We drove into Zion National Park by way of the East entrance, which takes you through two tunnels. One, the Mount Zion, is over a mile long and took three years to build, an engineering feat in itself. When completed in 1930, it cut down extensively on the drive from Bryce Canyon. The Visitor’s Center is as far as you are allowed to drive your own car, unless you are staying at The Lodge. Shuttle buses carry tourists out the 7-mile Scenic Drive to the Temple of Sinawava. There are stops along the way for points of interest. For the holiday weekend, shuttles were running three minutes apart, so the flow of visitors was very efficient. The drive goes along the Virgin River, which formed the canyons millions of years ago.
The Riverside Walk begins at the end of the shuttle for a 2.2 mile (round trip) walk along the river and the narrow canyon. At the end of the path, some continue walking in the river in the area called The Narrows. It is possible to walk 9 more miles (one way). Proper foot gear and poles are rented for this purpose. We only walked to the end of the path. There are numerous hiking trails throughout the park, but many are steep and strenuous. The only other hike we took was the Lower Emerald Pool Trail which included a waterfall, although not much this late in the season.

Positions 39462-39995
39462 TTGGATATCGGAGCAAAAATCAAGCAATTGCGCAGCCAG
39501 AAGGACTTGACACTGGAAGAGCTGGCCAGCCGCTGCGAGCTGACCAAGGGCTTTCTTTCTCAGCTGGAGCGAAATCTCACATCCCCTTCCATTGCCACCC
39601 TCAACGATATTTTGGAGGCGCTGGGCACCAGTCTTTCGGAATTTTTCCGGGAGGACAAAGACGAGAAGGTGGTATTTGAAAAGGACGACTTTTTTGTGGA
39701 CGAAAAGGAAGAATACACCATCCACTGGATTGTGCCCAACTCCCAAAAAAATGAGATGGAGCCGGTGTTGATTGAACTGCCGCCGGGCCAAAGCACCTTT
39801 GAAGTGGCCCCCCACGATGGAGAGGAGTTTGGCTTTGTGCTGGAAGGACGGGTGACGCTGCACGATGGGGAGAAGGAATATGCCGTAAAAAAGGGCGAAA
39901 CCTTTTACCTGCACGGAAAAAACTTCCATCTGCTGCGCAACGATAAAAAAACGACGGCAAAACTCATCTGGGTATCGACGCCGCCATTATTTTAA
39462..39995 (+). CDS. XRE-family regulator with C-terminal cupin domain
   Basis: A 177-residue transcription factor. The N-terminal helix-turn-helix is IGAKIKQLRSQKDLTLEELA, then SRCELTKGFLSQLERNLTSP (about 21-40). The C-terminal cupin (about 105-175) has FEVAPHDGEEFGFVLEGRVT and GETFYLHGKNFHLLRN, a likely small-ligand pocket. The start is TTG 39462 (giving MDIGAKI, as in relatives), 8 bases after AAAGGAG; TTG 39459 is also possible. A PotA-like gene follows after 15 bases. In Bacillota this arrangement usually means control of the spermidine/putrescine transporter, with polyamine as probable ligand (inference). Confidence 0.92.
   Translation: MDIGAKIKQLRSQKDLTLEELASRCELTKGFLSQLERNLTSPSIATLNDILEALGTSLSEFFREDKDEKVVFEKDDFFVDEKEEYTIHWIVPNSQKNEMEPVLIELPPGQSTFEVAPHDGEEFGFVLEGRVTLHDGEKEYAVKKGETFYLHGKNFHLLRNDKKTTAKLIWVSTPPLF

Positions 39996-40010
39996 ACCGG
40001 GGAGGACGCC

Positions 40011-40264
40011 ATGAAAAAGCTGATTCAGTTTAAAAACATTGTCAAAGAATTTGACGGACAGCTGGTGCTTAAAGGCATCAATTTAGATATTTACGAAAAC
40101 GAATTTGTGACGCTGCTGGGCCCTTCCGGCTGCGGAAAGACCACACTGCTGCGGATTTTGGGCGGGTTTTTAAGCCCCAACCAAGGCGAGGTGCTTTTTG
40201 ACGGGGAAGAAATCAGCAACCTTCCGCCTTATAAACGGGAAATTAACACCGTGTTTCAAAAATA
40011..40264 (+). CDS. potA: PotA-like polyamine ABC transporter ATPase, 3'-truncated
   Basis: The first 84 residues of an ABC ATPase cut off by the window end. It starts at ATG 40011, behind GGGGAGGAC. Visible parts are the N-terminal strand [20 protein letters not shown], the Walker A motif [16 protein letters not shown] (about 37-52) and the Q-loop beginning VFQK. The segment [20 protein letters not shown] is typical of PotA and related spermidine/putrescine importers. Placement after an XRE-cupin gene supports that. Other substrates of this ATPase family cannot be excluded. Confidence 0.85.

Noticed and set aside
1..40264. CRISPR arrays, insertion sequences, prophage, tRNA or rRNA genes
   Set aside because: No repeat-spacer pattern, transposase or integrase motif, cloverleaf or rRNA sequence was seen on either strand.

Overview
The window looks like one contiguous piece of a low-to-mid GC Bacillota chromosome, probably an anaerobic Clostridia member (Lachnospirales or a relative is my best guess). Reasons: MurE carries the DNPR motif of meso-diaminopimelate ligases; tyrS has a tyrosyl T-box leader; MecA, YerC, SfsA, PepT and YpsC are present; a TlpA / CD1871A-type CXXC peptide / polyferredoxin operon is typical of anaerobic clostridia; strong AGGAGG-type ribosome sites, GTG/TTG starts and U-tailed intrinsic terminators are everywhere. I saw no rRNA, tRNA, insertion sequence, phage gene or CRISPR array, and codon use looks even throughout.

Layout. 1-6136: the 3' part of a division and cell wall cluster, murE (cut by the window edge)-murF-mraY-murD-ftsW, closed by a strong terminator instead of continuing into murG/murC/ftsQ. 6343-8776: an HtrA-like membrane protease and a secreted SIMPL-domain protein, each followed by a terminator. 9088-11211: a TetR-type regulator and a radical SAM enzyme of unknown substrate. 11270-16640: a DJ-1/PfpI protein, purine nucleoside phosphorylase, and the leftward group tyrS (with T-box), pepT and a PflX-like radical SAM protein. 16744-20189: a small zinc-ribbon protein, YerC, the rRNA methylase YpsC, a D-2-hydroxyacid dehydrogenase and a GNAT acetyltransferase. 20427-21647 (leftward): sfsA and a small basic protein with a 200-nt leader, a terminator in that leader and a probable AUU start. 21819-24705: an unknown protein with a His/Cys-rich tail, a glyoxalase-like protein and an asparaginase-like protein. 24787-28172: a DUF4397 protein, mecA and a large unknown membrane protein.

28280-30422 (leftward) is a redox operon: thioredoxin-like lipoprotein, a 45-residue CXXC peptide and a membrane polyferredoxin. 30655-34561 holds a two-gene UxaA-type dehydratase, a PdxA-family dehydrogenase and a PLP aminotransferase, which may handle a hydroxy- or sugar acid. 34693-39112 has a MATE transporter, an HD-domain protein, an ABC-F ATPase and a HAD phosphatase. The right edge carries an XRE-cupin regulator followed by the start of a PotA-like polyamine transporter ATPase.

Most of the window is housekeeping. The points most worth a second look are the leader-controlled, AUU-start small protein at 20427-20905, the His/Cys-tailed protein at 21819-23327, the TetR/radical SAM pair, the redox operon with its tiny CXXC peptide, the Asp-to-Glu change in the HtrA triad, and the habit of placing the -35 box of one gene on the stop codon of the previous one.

Zion is truly magnificent and attracts the largest visitors of any of the canyons in Utah, some 2.5 million annually. One of the unusual sights at Zion is the “checkerboard” pattern to some of the rock formations. The dramatic effects are from the scouring wind, ice freezing and thawing and from the release of pressures from within.